Spend on green products reduces but results improve

29 November 2006
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29 November 2006 | Paul Snell

Total spend on recycled products in London was less this year than last, a report has found.

The Purchase report 2006, released by London Remade, an organisation that promotes the purchase of recycled products, said spend on recycled material was £157.9 million in 2006, compared with £176.5 million in 2005.

It said the drop was the result of two organisations in the travel sector making large purchases the previous year that didn't have to be repeated in 2006. It said that if the figures from these two organisations were excluded, spend on recycled products actually rose from £25 million in 2005 to £61.1 million in 2006.

It also found that while the overall amount spent had fallen, the impact of buying recycled goods had improved. For example, the amount of waste not sent to landfill sites increased from just over 385,000 tonnes in 2005, to more than 394,000 this year. The report also estimated that by buying recycled products, organisations reduced the release of carbon dioxide emissions by 175,000 tonnes. There are no comparable figures for 2005.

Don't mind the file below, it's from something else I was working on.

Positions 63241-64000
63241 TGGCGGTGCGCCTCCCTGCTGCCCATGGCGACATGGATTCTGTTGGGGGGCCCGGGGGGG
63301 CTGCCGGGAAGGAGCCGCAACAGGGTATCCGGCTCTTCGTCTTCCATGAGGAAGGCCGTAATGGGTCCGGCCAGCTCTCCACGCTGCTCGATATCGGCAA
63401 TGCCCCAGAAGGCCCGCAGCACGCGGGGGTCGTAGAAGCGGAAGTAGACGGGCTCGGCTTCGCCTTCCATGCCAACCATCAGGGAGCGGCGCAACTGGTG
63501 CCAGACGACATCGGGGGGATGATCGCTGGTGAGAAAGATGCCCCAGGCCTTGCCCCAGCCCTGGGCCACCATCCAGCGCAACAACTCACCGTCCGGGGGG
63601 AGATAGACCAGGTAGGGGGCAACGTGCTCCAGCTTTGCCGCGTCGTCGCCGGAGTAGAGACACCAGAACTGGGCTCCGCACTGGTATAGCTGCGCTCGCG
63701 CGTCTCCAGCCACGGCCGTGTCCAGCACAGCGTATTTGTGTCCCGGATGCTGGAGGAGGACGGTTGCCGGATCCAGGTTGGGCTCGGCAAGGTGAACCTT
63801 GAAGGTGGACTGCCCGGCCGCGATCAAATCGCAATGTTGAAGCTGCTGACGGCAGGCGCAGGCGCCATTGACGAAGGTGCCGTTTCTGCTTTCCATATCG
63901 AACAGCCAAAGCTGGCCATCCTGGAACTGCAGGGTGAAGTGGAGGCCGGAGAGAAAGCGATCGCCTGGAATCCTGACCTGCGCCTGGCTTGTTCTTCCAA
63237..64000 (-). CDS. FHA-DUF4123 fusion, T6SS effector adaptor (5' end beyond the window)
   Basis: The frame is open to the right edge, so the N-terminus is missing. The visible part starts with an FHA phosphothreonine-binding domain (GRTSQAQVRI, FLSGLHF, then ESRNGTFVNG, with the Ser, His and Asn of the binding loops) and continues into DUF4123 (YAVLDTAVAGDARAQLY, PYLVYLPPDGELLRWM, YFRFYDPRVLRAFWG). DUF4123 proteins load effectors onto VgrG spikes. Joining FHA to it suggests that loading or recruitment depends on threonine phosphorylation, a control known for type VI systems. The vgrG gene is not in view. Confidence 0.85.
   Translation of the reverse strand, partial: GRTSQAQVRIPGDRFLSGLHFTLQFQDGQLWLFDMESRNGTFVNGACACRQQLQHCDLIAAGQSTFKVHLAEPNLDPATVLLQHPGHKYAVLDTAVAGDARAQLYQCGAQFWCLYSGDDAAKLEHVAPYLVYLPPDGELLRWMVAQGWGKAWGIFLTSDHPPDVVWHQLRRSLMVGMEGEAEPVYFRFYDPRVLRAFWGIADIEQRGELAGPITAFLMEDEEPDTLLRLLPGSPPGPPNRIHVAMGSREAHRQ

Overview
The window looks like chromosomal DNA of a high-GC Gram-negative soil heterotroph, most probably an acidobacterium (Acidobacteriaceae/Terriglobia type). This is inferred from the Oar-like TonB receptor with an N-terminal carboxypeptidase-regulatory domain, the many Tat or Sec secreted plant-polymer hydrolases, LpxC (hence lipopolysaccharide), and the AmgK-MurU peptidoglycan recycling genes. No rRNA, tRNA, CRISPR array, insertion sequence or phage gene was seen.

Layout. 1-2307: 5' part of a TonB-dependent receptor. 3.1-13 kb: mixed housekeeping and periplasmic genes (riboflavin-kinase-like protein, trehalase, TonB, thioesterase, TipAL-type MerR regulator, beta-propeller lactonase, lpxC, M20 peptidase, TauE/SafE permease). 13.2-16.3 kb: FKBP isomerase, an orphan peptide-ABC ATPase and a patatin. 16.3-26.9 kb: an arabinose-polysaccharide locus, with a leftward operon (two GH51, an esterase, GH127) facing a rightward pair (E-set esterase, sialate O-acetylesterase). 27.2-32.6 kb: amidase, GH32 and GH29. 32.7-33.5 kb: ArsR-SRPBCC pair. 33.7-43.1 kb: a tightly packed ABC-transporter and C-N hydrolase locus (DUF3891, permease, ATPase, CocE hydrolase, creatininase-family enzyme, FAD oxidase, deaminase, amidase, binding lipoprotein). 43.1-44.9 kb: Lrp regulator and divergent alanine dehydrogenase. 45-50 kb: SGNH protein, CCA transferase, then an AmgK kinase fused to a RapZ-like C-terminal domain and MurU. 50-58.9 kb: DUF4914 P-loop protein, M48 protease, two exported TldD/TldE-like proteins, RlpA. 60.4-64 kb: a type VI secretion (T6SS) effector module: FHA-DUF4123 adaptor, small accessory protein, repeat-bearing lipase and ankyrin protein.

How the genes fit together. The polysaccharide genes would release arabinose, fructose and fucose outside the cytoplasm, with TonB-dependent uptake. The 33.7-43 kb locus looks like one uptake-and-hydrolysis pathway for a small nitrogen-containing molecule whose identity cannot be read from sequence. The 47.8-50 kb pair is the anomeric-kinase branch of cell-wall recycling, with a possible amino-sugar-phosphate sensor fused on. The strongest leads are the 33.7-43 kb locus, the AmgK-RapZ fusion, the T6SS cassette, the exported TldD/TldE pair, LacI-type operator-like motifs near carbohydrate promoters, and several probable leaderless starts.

The report also found the number of suppliers providing green products has increased from 125 to 244.

Purchase report 2006 was compiled from interviews conducted with 112 signatories of Ken Livingstone's 'Green Procurement Code'. The code, which now has 533 public and private sector organisations signed up, was established in 2001 to help and encourage the purchase of recycled products.

"There are increasingly fewer reasons not to purchase recycled products," said Livingstone. "Increased demand generated by environmentally responsible companies has led to a range of high quality and value-for-money products on the market."


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